Canada also doesn’t have a two-round voting system.

Second, the U.K. election was also entirely legitimate. They have the same system we do, with the candidate winning the plurality of votes in a seat becoming the Member of Parliament. The Labour Party wisely shed much of their extremist image after the damage done by the radical anti-Semite Jeremy Corbyn, and presented themselves as a moderate and even boring ‘safe change’ option. Now, whether they stick to that approach is perhaps unlikely.

At the same time, years of discontent with the U.K. Conservatives and the splintering of the centre-right/right-wing vote due to the rise of the Reform U.K. Party meant that 34% of the national vote for the Labour Party was enough to win a plurality in most seats.

The same thing happens in Canada all the time, as parties that win a majority of the seats almost never win a majority of the vote.

Further, the U.K. Conservatives were in a similar position to the Trudeau Liberals – incumbents leading a nation that wanted them out of office, while the Conservatives in Canada are in some ways even better positioned than Labour was, since the Conservatives don’t have an extremist past to shed and have in fact won the popular vote in every election since 2006 with the sole exception of 2015.

So, you can see that neither the French election nor the U.K. election has much to tell us about the upcoming Canadian election.

Third, there’s an even bigger reason why – contrary to feeling demoralized or hopeless – we should feel incredibly positive about the chances of defeating the Liberal government.

The broad underlying anti-incumbent trend is based upon factors that are worse in Canada than in any G7 nation.

Look at this chart:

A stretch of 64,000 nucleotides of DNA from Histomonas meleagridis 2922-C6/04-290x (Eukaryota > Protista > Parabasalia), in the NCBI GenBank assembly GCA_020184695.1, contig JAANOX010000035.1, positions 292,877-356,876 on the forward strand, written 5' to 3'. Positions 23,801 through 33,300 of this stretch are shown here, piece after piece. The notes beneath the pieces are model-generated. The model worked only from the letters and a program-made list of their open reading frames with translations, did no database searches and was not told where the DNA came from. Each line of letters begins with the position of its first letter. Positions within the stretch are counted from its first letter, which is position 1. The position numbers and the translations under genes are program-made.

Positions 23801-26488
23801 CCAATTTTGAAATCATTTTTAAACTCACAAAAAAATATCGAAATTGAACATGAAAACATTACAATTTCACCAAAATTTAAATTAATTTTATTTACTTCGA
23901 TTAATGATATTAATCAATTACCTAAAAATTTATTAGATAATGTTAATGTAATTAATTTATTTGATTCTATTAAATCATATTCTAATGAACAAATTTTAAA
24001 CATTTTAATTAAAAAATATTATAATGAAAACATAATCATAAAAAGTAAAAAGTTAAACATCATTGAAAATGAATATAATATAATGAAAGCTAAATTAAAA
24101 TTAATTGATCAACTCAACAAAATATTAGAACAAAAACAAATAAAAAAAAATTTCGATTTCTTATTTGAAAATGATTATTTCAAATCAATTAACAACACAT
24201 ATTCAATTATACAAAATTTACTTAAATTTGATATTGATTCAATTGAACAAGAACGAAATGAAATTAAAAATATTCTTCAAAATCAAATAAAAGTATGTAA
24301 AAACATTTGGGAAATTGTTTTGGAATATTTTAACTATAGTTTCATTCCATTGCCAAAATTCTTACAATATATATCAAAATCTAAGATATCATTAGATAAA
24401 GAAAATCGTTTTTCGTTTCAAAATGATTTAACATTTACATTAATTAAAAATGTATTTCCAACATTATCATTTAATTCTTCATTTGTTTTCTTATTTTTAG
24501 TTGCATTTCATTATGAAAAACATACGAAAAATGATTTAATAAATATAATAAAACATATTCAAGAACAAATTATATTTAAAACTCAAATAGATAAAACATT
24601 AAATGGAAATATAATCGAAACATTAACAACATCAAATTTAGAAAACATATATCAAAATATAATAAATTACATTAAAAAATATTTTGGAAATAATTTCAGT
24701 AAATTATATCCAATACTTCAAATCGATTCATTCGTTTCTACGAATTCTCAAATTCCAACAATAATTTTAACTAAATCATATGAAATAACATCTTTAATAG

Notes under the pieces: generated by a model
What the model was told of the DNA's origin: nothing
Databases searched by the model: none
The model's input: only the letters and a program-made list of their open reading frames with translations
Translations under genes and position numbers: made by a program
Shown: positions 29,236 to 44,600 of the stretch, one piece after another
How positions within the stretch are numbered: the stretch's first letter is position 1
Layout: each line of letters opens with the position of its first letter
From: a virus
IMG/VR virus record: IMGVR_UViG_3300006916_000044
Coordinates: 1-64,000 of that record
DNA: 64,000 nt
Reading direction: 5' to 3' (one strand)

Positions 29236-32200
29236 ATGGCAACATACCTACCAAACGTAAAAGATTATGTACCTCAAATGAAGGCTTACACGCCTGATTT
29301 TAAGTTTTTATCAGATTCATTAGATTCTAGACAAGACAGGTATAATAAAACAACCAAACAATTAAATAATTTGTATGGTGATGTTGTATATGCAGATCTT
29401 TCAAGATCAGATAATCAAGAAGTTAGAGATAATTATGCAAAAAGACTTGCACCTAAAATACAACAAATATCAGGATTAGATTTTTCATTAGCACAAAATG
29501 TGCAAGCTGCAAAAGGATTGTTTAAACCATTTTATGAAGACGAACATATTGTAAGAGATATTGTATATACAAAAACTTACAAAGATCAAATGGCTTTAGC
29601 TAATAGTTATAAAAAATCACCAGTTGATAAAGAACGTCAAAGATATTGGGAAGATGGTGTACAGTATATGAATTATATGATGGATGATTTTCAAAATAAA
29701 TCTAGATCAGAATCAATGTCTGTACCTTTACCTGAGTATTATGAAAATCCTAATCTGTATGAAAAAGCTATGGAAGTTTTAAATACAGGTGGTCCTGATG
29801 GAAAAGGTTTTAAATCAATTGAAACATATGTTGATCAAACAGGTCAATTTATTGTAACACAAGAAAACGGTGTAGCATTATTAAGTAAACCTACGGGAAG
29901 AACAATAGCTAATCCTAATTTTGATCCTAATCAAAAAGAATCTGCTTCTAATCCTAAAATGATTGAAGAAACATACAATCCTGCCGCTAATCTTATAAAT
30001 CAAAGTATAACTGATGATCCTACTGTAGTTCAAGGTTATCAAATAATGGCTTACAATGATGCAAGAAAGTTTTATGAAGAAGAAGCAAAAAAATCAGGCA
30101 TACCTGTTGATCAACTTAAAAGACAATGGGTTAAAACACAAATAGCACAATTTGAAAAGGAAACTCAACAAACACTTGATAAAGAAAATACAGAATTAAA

Canada has the worst per capita GDP growth in the G7.

As we know, Canada also has the highest per capita immigration levels.

The Liberals have also been in power since 2015.

All of this means that every major trend, and both broad trends and Canada-specific trends, are working against them.

While the Liberals have tried to tie themselves to the prevailing mood for change, people can see through such a hilariously desperate move. Trudeau and the Liberals are the incumbents. Their record is worse than other incumbents that have been defeated. Thus, they can’t escape the anti-incumbent mood.

Trudeau faces the challenge of being unpopular, being held responsible for wrecking the immigration system, and being in office during a substantial decline in our standard of living.

And forestalling the possibility of an ‘anti-Conservative’ coalition at the ballot box is the fact that NDP Leader Jagmeet Singh chose to tie his own brand to the Liberals, leaving the Conservatives as the only large Opposition Party and the only mainstream ‘change’ option.

The fact is Canada has moved far from the political mainstream in recent years. These years of radical experiments have left us poorer, more divided, and risk wrecking the dreams of an entire generation.

As a result, Canadians appear set to boot the Liberals out of office in a decisive way in order to return our nation to the kind of reasonable, moderate, competent, common-sense governance we were once known for.

So, don’t let yourself be fooled by narratives of doom and gloom.

Canada remains a nation where change is possible through the democratic system, and we can make that change happen if we remain vigilant, focused, and unrelenting in our efforts to Fire Trudeau.

Spencer Fernando is one of the most popular and prolific political voices in Canada. He is a writer and campaign fellow for the National Citizens Coalition. Join the mailing list to receive his exclusive weekly columns in your inbox.

For more from Spencer, visit his website, or follow him on Facebook and Twitter.